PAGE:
Abstract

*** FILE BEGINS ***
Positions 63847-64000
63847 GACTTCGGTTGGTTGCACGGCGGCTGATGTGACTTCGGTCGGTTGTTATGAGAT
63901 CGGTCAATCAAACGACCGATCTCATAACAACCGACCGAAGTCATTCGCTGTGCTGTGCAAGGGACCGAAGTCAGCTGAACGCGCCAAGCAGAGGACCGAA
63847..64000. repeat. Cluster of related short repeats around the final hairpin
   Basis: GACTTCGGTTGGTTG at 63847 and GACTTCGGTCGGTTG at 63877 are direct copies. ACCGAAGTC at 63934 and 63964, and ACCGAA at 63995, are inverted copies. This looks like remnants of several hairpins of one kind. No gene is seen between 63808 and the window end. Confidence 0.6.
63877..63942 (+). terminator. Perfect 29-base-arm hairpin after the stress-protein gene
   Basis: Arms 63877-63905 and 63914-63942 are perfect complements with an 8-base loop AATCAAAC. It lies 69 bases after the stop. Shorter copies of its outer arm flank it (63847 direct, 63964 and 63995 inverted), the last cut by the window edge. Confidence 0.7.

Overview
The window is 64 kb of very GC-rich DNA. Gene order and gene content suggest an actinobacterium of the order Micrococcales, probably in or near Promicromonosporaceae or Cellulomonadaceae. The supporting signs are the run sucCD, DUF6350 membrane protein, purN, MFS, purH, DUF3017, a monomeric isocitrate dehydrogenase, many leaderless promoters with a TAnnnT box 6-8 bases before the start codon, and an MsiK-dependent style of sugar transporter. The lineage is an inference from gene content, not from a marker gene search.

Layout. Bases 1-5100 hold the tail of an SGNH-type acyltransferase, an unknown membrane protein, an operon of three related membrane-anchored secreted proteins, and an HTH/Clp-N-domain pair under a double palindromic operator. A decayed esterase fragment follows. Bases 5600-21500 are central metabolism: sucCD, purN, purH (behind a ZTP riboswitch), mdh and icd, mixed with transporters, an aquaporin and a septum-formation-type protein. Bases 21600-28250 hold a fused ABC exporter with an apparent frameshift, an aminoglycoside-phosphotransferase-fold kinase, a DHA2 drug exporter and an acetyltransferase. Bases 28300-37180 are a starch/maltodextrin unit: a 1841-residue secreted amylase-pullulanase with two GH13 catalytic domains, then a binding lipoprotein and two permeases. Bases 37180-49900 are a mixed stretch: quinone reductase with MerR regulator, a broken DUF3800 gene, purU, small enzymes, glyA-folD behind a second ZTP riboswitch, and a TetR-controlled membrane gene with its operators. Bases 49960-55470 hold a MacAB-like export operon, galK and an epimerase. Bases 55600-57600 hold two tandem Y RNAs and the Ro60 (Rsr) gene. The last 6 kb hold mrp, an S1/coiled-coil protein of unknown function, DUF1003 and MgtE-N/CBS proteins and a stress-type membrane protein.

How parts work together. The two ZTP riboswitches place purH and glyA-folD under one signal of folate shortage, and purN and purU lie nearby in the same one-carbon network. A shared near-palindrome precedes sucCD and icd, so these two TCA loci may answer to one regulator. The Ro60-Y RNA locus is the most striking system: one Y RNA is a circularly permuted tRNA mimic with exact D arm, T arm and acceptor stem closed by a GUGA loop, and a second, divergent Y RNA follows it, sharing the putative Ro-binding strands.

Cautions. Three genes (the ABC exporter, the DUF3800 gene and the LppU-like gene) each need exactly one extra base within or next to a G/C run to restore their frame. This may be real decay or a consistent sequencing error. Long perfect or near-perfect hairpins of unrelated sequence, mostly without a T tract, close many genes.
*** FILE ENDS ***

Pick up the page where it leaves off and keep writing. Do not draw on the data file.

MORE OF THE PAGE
Thousands of exceptionally well-preserved Arcellaceans (Thecamoebians) have been recovered from a Late Albian (Cretaceous) deposit. Sedimentary samples were obtained from a clayey-silt leaf bed in the Dakota Formation, outcropping in a clay pit excavated by the Yankee Hill Brick Company, located near Lincoln, Nebraska. Based on recovered freshwater macrophyte spore and fossil remains, the leaf bed is a lagerstätten of paleobotanical remains in which the paleoenvironment has been interpreted as a quiescent freshwater setting. The large number of recovered thecamoebians revealed a high intraspecific variability in test morphology that is comparable to Holocene thecamoebian populations. Consequently, we employ the thecamoebian strain taxonomic framework, a first for ancient thecamoebians. Extant species contained in this collection include Difflugia oblonga, Difflugia protaeiformis, Difflugia urens, Pontigulasia compressa, Lagenodifflugia vas, Cucurbitella tricuspis, Lesquereusia spiralis and the cysts of environmentally stressed protozoans—with only one new species reported, Difflugia baukalabastron. The well-preserved nature of the taxa, suggesting little taphonomic bias, and the lack of significant new species supports the current hypothesis of minimal evolution in thecamoebian lineages through geologic time.

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